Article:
New Public Management (NPM), Structural Adjustments Programs and Austerity. A New Public Management (NPM)-also described as a “market based ideology” (5), characterised by marketization, fiscal austerity, and decentralization, was introduced during Thatcherism in 1990 and opened to the privatization of public services. As a consequence, a quasi-market structure was set up in the UK health care system: public and private service providers competed with each other in an attempt to provide better and faster services. NPM sought to produce more effective and efficient public services by way of combining top-down reorganization and surveillance with organizational downsizing and decentralization (5,6). Health care thus became a commodity to be provided by the market rather than a right to be protected by the state (7).

Austerity fits in the same inter-connected picture of budget cuts, closures and privatization. A good example of how austerity measures and Public Private Partnerships (PPPs) are interlinked is, for instance, represented by cuts to the mental health services and the increasing transfer of mental health activity and its funding from the NHS into the independent sector, with private providers boasting growth year on year. At present, it has resulted in a massive unmet demand for mental health treatments (8).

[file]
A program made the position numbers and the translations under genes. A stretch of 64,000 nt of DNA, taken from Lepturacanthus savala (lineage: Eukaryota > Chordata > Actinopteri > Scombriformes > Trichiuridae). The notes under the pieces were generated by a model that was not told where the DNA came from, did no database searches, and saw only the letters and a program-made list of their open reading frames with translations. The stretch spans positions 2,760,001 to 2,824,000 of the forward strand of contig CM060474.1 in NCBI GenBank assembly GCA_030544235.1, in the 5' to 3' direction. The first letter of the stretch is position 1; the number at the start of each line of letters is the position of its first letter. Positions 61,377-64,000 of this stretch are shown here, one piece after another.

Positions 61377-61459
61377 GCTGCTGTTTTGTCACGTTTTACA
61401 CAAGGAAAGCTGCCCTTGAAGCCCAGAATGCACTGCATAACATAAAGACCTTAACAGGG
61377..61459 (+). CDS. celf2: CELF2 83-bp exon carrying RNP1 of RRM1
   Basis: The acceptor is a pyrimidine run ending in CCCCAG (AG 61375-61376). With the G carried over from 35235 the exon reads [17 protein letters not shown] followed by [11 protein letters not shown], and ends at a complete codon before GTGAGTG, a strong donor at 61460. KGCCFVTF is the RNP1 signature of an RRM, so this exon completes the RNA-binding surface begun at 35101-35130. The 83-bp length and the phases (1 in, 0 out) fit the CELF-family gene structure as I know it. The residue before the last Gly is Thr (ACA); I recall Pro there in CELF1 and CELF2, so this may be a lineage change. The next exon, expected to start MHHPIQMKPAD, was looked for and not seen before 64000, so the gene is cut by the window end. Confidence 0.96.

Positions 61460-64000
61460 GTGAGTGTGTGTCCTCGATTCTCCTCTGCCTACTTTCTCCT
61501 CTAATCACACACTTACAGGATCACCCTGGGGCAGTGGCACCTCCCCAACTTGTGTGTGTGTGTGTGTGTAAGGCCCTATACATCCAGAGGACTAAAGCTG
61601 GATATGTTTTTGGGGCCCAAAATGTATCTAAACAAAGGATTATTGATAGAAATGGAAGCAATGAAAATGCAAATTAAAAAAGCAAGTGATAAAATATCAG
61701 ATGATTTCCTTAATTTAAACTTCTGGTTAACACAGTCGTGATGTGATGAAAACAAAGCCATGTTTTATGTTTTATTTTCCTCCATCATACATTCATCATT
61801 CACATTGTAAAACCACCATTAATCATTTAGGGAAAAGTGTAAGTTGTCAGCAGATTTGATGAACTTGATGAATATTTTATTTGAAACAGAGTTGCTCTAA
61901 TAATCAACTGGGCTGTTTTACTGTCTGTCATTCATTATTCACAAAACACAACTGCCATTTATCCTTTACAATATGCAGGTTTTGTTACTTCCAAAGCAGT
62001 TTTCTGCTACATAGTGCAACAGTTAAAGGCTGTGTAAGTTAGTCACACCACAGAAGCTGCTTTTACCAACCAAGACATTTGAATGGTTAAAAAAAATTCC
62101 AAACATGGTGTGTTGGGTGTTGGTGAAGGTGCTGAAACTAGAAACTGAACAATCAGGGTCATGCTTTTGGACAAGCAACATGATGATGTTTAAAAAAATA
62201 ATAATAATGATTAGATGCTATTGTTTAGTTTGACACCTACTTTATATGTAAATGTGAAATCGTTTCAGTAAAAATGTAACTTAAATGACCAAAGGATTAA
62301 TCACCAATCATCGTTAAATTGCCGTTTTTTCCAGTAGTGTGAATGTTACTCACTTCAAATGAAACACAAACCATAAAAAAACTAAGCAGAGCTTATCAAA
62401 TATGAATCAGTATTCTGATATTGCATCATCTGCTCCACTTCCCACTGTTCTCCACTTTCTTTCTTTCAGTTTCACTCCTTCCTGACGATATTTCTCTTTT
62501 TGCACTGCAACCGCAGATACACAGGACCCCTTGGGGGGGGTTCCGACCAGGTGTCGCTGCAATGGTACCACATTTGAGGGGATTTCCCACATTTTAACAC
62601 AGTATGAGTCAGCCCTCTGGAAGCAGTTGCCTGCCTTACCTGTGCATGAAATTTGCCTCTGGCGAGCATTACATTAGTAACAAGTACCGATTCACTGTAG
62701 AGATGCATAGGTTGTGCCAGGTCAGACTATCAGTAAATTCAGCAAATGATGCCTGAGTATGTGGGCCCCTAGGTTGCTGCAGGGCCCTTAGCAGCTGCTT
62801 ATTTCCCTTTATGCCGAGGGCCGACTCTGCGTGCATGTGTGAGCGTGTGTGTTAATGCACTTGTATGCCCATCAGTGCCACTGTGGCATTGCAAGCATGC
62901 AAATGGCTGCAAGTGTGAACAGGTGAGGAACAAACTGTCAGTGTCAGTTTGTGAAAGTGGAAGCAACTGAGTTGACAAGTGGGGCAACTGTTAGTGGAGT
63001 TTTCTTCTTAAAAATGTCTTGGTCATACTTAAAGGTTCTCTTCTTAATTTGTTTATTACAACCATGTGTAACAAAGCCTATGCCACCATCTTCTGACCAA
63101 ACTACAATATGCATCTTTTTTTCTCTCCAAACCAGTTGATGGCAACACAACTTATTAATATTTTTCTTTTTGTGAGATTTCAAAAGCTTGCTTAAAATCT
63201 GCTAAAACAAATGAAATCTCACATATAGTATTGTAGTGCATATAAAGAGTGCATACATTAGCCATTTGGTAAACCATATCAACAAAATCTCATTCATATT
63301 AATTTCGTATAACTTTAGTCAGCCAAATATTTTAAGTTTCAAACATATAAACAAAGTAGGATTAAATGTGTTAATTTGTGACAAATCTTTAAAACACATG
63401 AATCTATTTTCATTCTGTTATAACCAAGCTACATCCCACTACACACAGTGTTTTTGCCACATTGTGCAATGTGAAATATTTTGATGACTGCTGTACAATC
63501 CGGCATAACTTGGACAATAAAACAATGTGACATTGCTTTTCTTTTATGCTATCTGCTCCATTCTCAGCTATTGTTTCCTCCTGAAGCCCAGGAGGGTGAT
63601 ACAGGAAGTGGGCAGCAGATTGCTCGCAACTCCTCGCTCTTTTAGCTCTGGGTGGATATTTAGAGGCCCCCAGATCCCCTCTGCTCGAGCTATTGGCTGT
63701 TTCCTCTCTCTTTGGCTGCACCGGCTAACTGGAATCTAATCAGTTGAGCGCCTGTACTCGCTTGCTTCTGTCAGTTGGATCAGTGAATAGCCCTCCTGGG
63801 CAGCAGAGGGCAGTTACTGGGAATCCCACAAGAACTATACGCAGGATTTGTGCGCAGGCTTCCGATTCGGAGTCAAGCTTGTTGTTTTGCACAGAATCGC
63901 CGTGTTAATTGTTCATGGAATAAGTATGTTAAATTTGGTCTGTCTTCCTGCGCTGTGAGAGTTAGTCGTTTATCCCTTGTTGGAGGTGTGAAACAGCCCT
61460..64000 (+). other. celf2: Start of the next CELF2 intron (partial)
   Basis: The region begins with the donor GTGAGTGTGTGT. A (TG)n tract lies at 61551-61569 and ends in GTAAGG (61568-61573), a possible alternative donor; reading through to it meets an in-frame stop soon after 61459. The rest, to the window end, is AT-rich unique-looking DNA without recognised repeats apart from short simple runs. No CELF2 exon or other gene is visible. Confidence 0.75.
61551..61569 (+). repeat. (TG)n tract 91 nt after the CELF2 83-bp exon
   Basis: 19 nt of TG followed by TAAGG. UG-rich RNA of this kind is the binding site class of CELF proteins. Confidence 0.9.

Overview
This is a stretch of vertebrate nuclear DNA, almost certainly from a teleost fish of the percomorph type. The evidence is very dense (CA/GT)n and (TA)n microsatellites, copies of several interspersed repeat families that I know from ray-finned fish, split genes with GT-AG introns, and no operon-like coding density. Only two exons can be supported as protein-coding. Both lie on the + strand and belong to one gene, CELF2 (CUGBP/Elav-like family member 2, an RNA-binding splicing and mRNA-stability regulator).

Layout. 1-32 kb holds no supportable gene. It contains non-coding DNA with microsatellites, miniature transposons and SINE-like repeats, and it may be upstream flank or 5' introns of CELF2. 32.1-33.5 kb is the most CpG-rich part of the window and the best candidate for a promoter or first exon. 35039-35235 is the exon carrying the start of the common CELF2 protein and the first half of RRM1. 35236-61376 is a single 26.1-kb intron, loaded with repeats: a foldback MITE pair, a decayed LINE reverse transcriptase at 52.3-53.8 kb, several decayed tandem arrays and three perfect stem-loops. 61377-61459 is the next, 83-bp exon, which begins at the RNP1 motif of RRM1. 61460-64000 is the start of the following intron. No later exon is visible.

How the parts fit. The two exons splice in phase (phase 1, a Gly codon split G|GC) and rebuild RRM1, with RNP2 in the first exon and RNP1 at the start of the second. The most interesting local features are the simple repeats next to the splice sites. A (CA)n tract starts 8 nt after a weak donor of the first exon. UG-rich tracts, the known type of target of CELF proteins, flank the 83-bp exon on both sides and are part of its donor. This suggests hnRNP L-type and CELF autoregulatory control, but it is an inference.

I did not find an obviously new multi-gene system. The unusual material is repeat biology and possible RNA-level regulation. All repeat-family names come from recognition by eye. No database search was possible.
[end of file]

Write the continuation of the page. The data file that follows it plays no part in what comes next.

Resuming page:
The Privatization process.NHS was established in 1948. From the beginning, it faced two major controversies by politicians: 1) it was too expensive to have and 2) people would abuse it. Eventually, politicians were proven wrong. It was neither unaffordable and nor people were abusing it. The NHS was one of the pillars of the welfare state that was designed and created by William Beverage during World War II. Aneurin Bevan was the architect of the NHS that we know today. He believed that societies should provide access and the best medical skills to all individuals. The NHS was about redistribution based on needs, public ownership and accountability, free at point of delivery, nationalised, universal, integrated. Few private interests were always present, but commercialisation and privatization were accurately kept outside in order to prevent squander and waste (9).